Nissan Pulsar Problems
No car is perfect, but we've gathered everything relating to the Nissan Pulsar reliability here to help you decide if it's a smart buy.
Why is my car using too much fuel and stalling?
Modern engines rely on a raft of sensors to inform the computer of what’s going on under the bonnet and what needs to be adjusted to keep the thing running smoothly and efficiently. A car that is using too much fuel and stalling could be having a problem with the sensor that tells the on-board computer that the engine is up to operating temperature. A cold engine needs more fuel to run properly so, if the sensor is telling the computer that the engine is still cold, the computer will continue to inject extra fuel into it. Of course, if the engine is up to temperature (regardless of what the sensor says) that extra fuel will show up as increased fuel consumption and could easily make the engine stall or run roughly.
However, that’s just one possibility and with the dozens of sensors dotted around a modern engine, the best advice is to have the car electronically scanned to see what fault codes are thrown up. The good news is that these sensors are usually inexpensive to replace and should return things to spot on pretty much immediately. Other suspects would be oxygen sensors and maybe even the stepper motor which controls the idle speed.
Why don't the gears shift in my 1996 Nissan Pulsar?
If the gearbox won’t shift gears, then the vehicle won’t be able to accelerate any further once the engine has reached its maximum speed in the gear in which it’s stuck. That’s probably (I’m guessing) why the car feels like it won’t go any faster.
There are any number of reasons for an automatic gearbox to remain in one gear and refuse to shift. They start with low transmission fluid and go all the way up to a major internal failure or even a computer-related problem. There’s no real way to diagnose these possibilities remotely, so you really need to get the vehicle to somebody who specialises in automatic transmissions and get them to take a close look and diagnose the problem.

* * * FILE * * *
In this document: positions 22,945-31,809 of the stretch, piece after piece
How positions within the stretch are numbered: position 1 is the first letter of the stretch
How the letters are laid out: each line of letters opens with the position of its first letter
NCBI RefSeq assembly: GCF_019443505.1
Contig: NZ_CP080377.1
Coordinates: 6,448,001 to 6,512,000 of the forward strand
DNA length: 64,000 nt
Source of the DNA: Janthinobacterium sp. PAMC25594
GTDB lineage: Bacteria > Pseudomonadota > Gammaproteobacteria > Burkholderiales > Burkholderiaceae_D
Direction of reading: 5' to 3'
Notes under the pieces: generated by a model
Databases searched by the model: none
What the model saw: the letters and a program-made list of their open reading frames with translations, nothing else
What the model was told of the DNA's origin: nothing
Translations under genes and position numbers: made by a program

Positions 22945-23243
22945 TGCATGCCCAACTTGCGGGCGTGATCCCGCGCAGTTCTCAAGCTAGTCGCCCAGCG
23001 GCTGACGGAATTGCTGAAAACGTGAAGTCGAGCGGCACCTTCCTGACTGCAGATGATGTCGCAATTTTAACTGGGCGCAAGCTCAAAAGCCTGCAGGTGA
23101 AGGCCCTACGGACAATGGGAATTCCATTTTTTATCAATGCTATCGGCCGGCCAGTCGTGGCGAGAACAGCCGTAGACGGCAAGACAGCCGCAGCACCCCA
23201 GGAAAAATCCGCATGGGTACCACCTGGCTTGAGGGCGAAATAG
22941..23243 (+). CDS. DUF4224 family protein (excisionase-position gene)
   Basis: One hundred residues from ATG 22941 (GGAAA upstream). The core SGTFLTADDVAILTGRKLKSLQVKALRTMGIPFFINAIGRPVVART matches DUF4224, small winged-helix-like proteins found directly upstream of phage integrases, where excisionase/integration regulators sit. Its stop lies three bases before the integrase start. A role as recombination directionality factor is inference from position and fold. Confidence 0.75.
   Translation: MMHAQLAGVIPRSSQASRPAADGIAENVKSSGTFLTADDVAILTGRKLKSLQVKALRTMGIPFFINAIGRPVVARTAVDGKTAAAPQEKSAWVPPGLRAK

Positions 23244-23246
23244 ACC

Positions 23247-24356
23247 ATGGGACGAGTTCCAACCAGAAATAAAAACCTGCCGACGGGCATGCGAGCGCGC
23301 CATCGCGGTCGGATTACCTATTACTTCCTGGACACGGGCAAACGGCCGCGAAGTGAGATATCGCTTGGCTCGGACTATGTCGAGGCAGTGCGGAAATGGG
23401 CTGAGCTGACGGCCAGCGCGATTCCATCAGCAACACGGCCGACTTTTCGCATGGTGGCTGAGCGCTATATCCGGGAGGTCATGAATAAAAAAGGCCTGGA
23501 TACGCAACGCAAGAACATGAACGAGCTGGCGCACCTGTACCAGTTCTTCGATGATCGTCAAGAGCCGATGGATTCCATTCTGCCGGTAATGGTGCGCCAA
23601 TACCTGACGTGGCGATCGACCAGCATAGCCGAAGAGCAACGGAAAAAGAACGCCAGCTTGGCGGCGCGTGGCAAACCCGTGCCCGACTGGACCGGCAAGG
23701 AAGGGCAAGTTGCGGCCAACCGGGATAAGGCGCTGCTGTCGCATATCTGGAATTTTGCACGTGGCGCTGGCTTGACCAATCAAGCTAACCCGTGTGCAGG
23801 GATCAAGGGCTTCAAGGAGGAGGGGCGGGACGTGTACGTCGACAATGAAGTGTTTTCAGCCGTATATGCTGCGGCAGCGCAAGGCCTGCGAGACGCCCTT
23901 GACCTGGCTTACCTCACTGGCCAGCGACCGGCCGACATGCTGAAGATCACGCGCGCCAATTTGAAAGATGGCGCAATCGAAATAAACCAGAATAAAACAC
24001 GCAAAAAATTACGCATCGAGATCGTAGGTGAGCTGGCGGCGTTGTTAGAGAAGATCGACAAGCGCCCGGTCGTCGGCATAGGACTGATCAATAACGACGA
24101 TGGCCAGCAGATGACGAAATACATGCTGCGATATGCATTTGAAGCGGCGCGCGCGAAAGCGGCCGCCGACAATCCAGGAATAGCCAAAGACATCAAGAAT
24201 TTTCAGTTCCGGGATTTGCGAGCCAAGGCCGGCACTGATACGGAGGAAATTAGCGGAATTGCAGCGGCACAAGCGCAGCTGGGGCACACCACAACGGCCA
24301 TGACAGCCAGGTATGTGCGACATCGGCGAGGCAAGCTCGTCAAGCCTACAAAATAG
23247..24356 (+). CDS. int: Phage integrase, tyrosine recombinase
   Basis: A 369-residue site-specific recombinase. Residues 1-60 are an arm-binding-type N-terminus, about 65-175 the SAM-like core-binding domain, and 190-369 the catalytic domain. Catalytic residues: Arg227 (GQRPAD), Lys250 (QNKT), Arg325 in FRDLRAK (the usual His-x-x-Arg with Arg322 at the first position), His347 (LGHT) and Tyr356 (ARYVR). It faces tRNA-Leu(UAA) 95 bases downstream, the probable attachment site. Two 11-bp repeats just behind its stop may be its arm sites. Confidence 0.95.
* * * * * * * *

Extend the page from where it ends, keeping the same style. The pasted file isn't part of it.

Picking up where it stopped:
If it’s a major problem with the gearbox, your decision then becomes one of whether the vehicle itself is in good enough condition to warrant spending the money. A major job such as a new transmission and the labour to fit it could easily wind up costing more than the car is worth. Sometimes you’re better off scrapping the vehicle, cutting your losses and moving on to something newer and safer.
Why does the gear stick randomly go into reverse in my 2013 Nissan Pulsar?
Changing a clutch in any car is a big job and can easily cost the sort of money you’ve been quoted. And when that car is a front-wheel-drive vehicle, there are a lot of things to remove (like the driveshafts) before the gearbox can be removed and the new clutch fitted.
While I agree that the symptoms you’re reporting do sound like a worn out clutch, I’d like to know what else the mechanic thinks will be wrong. He or she may, for example, be budgeting for the removal and machining of the flywheel as part of the clutch replacement, That can easily add a couple of hundred to the bill. Also, where is the mechanic sourcing the new clutch? You may have found a replacement kit online for the $500 you’re quoting, but is it a quality part from a reputable brand or a no-name piece of rubbish from an internet clearing house?
Nissan Pulsar 2005: Why is there a banging sound when I start the car?
If the noise sounds like a dull thud or knock from deep within the engine, then I have bad news. Something inside the engine is probably trying to get out. And if it does, the engine will be instantly turned to junk. The worse news is that it probably already is (junk) even though it’s still running, because the damage has already been done. From the sound of things, your engine is perhaps only a few seconds away from exploding expensively.
Noises like this are usually caused by wear in the bearings – typically the con-rod bearings – and while they can be fixed if you do so before the engine grenades, it will always be an expensive job. In fact, it would likely cost more than the actual value of a 2005 Pulsar itself.
The best advice, then, is to let a mechanic have a listen to see if it’s as bad as you’ve described. From there, I reckon a second-hand engine form a wrecked Pulsar would be your best bet if you’re determined to keep the car.
Nissan Pulsar 2002: Why is it revving while the car is idling?
It could be an air leak, or an incorrect idle setting. Have a mechanic check it.
Nissan Pulsar 2014: Why is my car leaking coolant?
You would like to think it would last the life of the car, but there are many reasons it might need replacing.
Nissan Pulsar 1999: What models have the same auto transmission?
The best source of that info would be an automatic transmission mechanic or a wrecking yard specializing in Japanese cars.
Nissan Pulsar 2004: Stalling problems
It would be worth having a mechanic check it for you. It could simply need a tune up, new plugs, plug leads, clean of the throttle body, or idle adjustment.
Nissan Pulsar 2013: Why won't it shift into reverse?
Try gently releasing the clutch while you’re holding the lever in the reverse position. It’s probably an adjustment issue, it could be a clip that’s broken, and nothing serious. I would take it to a mechanic who should be able to tell you exactly what is wrong with it.